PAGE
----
If you read this blog you know all about Kamala Harris taking Joe Biden to the proverbial woodshed in the recent debate. In real time, she won the exchange. In the direct aftermath, she won the exchange. But now that we’re a couple days down the road, what was the immediate impact, and how might things develop over the next couple of weeks?
There are three ways this can go:
Hurt the loser without helping the winner
In the Republican debate right before the 2016 New Hampshire Primary, Chris Christie took Marco Rubio apart. Pushing him for specifics and riding him for regurgitating talking points, Christie pushed Rubio into repeating himself on a seemingly endless loop.
Rubio’s post-Iowa momentum stopped cold. He finished fifth, after entering the debate second in the polling average. The distance between second and fifth was five points. This is the ultimate Sliding Doors moment of the 2016 campaign.
I’ve argued before and will many times more that had the Christie-Rubio exchange not happened, Rubio would have finished second with approximately 18-20% of the vote. John Kasich would have dropped out. Jeb Bush likely would have dropped out.
Even with the disappointing New Hampshire result, Rubio finished second in South Carolina, finishing 10 points behind Donald Trump (32.5% to 22.5%), just ahead of Ted Cruz. Bush and Kasich combined for 15.4%. It really doesn’t take a lot of imagination to see how a surging Rubio could have won.
In reality, Trump won New Hampshire, South Carolina, and the Nevada Caucuses in a row, setting him up as the big winner heading in to Super Tuesday on March 1. Cruz had won Iowa, with Trump and Rubio following him.
Rubio finished ahead of Cruz twice, and the reverse happened twice. But Cruz had a win and Rubio didn’t. Anti-Trump voters didn’t rally around either on Super Tuesday, and Trump won the majority of states, with Cruz getting three wins, and Rubio one.
Rubio missed by three points in Virginia. Less than ten in Oklahoma and Arkansas. Even the fifteen point gap in Georgia likely goes a different way if Rubio is stronger, Cruz is weaker, and Trump doesn’t have his winning streak.
At this point, the counterfactual contest turns into a virtual one-on-one between Rubio and Trump, at a time before Trump was regularly clearing 40% in primaries and caucuses. The outcome here isn’t certain. Trump may have won anyway, but I think Rubio would have consolidated enough support to win the nomination.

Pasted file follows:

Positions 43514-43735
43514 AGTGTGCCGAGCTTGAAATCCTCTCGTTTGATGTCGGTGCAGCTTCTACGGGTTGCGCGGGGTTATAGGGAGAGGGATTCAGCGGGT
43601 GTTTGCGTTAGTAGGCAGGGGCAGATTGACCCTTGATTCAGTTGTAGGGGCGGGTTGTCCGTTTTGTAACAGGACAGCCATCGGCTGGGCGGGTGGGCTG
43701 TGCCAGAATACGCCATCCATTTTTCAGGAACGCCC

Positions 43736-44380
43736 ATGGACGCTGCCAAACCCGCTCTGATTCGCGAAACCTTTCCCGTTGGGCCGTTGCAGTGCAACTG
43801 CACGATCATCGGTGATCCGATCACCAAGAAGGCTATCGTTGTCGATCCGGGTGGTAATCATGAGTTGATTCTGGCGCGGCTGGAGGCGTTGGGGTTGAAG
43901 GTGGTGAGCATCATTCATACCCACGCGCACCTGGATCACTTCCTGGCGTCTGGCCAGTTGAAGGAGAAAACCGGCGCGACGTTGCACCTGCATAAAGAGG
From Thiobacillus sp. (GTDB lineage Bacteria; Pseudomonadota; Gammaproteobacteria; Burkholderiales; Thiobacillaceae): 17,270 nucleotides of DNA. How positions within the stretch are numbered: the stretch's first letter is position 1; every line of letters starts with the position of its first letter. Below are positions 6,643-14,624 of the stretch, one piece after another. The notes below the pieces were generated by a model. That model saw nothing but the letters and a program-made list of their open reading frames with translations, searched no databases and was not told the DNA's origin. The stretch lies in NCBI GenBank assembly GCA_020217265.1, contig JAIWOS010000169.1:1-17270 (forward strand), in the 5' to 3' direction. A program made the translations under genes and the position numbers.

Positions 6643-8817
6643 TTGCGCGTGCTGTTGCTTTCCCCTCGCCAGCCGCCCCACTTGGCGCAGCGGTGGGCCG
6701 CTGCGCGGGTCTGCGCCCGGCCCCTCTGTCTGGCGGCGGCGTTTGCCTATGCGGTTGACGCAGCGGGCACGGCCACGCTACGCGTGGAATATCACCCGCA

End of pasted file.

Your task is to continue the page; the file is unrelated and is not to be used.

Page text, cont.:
Instead, he was out of the race after losing his home state of Florida to Trump in mid-March. This is the maximum impact a debate incident like this can have for the loser.
Oh, and Christie? Dropped out of the race after finishing 6th in New Hampshire. His final result of 7.4% was slightly lower than his polling average at the time he took out Rubio.
Help the winner while also hurting the loser
In the third debate of the 2016 GOP cycle, Jeb Bush attempted to criticize Rubio’s attendance record in the Senate. Unfortunately for Jeb, Rubio’s team knew this was coming, as the candidate telegraphed the punch by running ads on the topic.
Marco ducked and counterpunched. Jeb went down. Nobody remembers this happened now. Bush wasn’t going to win the nomination anyway. Rubio, as we know, didn’t either. But at the time it was statistically significant and helped put Rubio in position for his New Hampshire short circuit to matter.
Prior to Trump’s entry, Bush was the polling leader. None of the debates helped Jeb. This is part of the danger for Biden, that Thursday wasn’t a fluke, and he’ll look a bit worse after each of them. He dropped a little after the first contest on August 6, 2015. Ben Carson moved into second place, with Jeb still the traditional candidate leader.
“Low Energy Jeb” took on more water in Debate #2 on September 16. Carly Fiorina did well and joined Trump and Carson in a group ahead of the candidates who actually previously won elective office. Rubio outperformed him for a second time. The gap between the dueling Floridians completely closed. Then Marco moved ahead.
Rubio led Bush in poll averages for the entire month leading up to the third debate on October 28. Not by much though. A couple of points. 10% to 8% on balance. So you can see why Jeb was motivated to swing at Marco on stage.
After the plan backfired, Bush was never heard from again. Within a month, he dropped below 5%, while Marco exceeded 15%. For much of 2015, there was somewhere between 18 and 25 percent support for Rubio and Bush to split. Prior to their exchange, momentum was already going in Rubio’s direction. This completed the shift.